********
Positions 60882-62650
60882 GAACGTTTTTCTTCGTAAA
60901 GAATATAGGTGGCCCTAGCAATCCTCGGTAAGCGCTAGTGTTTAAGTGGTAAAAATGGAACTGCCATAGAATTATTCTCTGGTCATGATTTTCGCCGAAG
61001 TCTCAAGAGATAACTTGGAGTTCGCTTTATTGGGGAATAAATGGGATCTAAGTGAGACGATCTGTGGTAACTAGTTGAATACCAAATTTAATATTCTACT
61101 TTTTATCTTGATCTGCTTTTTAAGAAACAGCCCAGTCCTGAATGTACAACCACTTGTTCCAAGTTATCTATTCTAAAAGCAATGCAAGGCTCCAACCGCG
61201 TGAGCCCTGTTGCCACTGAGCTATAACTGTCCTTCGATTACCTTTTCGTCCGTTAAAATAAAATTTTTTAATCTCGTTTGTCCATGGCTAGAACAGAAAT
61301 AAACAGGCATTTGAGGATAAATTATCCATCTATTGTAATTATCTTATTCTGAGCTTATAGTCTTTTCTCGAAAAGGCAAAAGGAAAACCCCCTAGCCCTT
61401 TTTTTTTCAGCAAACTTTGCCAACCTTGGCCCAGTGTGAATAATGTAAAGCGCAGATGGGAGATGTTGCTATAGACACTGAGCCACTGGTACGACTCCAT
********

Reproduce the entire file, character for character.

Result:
Positions 60882-62650
60882 GAACGTTTTTCTTCGTAAA
60901 GAATATAGGTGGCCCTAGCAATCCTCGGTAAGCGCTAGTGTTTAAGTGGTAAAAATGGAACTGCCATAGAATTATTCTCTGGTCATGATTTTCGCCGAAG
61001 TCTCAAGAGATAACTTGGAGTTCGCTTTATTGGGGAATAAATGGGATCTAAGTGAGACGATCTGTGGTAACTAGTTGAATACCAAATTTAATATTCTACT
61101 TTTTATCTTGATCTGCTTTTTAAGAAACAGCCCAGTCCTGAATGTACAACCACTTGTTCCAAGTTATCTATTCTAAAAGCAATGCAAGGCTCCAACCGCG
61201 TGAGCCCTGTTGCCACTGAGCTATAACTGTCCTTCGATTACCTTTTCGTCCGTTAAAATAAAATTTTTTAATCTCGTTTGTCCATGGCTAGAACAGAAAT
61301 AAACAGGCATTTGAGGATAAATTATCCATCTATTGTAATTATCTTATTCTGAGCTTATAGTCTTTTCTCGAAAAGGCAAAAGGAAAACCCCCTAGCCCTT
61401 TTTTTTTCAGCAAACTTTGCCAACCTTGGCCCAGTGTGAATAATGTAAAGCGCAGATGGGAGATGTTGCTATAGACACTGAGCCACTGGTACGACTCCAT